Hierarchy and Navigation are briefly covered in the Basic Site Management tutorial, but Site Navigation is such a critical component to the Sitemason platform that it deserves its own tutorial.
How Navigational Hierarchy Works
The site hierarchy is not only a way to organize your content for your management, but for most websites, also controls the display of navigation menus on a website. For example, you can see in the example below how the hierarchy in the sitemason.com site relates 1:1 to the site menus on our website.
Obviously not all pages must be selected to display in the site navigation menus. Depending on whether the site is marked to "Include in Navigation" (covered below), it is highlighted differently in the hierarchy of the CMS. Those marked to display in the navigation get a blue background behind the white page icon, while pages not marked for navigation are unhighlighted with a black page icon. This is best shown with an example. Here's another screenshot of the Sitemason navigational hierarchy but showing the last few pages listed in the navigation plus a few that are not. In our case, pages about Sharing, details about our Commerce offerings, and our Sitemap do not need to be listed in our main navigation and are instead linked elsewhere on our site.
Adding a Page to the Navigation
By default, when a page is added to your website, it is left out of the navigation. This is based on the assumption that you will need to add content to the page before it's ready to be listed in your website's navigation.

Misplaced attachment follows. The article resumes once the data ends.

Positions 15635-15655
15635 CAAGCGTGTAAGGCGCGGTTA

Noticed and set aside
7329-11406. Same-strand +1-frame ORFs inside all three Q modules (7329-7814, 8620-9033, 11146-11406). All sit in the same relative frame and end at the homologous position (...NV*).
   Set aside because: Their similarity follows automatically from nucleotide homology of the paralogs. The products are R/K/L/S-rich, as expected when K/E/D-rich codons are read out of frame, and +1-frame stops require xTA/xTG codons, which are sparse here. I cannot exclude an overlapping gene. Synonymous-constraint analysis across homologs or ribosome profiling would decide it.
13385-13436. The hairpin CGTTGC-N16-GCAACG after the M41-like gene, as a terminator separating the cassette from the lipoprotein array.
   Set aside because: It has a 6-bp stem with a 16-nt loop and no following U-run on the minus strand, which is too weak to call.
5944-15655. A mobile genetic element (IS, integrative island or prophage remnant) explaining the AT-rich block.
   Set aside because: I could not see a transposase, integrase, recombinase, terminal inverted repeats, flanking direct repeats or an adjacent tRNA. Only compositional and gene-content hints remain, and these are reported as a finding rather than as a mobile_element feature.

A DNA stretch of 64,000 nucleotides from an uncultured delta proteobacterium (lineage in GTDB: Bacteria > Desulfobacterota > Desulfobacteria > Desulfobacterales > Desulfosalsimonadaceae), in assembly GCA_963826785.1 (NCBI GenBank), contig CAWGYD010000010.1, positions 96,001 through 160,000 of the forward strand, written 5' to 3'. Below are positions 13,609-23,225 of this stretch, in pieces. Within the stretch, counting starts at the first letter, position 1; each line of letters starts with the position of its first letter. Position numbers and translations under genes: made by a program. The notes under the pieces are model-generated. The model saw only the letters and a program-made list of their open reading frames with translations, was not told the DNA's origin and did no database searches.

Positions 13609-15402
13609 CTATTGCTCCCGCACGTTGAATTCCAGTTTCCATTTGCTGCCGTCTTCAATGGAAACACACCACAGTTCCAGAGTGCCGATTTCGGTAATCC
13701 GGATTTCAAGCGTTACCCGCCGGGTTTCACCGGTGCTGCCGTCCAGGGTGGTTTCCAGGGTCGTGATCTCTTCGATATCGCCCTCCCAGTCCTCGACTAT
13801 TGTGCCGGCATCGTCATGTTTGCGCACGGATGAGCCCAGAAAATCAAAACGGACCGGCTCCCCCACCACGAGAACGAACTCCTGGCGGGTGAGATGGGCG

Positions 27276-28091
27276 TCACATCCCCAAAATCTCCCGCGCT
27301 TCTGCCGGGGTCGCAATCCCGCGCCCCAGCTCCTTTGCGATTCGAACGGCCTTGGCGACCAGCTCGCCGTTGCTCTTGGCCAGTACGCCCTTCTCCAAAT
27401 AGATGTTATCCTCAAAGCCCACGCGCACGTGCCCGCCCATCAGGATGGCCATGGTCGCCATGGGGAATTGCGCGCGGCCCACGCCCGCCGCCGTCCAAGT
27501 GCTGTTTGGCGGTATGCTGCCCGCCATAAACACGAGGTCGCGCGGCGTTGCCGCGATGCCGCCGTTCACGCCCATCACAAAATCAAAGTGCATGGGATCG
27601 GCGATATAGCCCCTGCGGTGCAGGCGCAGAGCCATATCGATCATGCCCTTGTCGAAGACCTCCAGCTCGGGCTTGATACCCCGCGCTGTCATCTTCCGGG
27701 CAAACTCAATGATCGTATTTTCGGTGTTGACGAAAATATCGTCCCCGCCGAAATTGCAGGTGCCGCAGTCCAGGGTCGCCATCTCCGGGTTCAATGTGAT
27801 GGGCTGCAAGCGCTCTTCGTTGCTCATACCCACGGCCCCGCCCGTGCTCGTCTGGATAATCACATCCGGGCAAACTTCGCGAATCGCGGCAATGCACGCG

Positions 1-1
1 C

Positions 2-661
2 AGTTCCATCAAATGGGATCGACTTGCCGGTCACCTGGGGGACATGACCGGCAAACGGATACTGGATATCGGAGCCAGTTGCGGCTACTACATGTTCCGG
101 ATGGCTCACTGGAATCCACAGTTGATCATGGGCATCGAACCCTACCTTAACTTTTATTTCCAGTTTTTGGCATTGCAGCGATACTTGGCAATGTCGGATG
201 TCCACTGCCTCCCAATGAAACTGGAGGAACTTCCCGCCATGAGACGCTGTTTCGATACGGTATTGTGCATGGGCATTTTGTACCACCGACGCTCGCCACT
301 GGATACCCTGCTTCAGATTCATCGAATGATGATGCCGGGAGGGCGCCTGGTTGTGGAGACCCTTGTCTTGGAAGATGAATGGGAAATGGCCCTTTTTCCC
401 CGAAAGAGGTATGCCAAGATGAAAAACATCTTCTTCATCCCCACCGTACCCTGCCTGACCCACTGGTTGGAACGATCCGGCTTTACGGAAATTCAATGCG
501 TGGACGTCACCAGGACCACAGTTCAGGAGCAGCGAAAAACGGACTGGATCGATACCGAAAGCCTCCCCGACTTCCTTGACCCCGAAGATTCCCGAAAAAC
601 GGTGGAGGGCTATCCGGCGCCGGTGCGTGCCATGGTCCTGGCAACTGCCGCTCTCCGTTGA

When you are ready to add your page to the navigation, go to the tool's Site Settings tab, and the very first option is a checkbox to "Include in Navigation". Simply select the checkbox and save the tool.
Covered in more detail in the Navigation Links tutorial, Navigation Links are items in your site menu that are not pages, but simply just that, just a link to another page or website.
Navigation Links are useful for linking to pages within your site that might be important, but are buried in the hierarchy and you wish for the link to be prominent in your menu. In example of this is our Sitemason Blog. It's location is sitemason.com/about/news, in the second level of navigation within the About section, but we want it also linked from the top level.
Another common use for Navigation Links is to link off to a third party website directly from your menu. This might be a sister company, or a common resource. Like if you are a garden supply reseller and want a link off to your supplier's site to see a full line of their products.
Being able to quickly reorder your website's menus and hierarchy is essential for maintenance. And Reordering, also covered in the Basic Site Management tutorial is a great for moving pages and folders around to meet your site's needs.
Select Reorder from the Action Bar atop the Site panel, and drag and drop your pages to the desired location.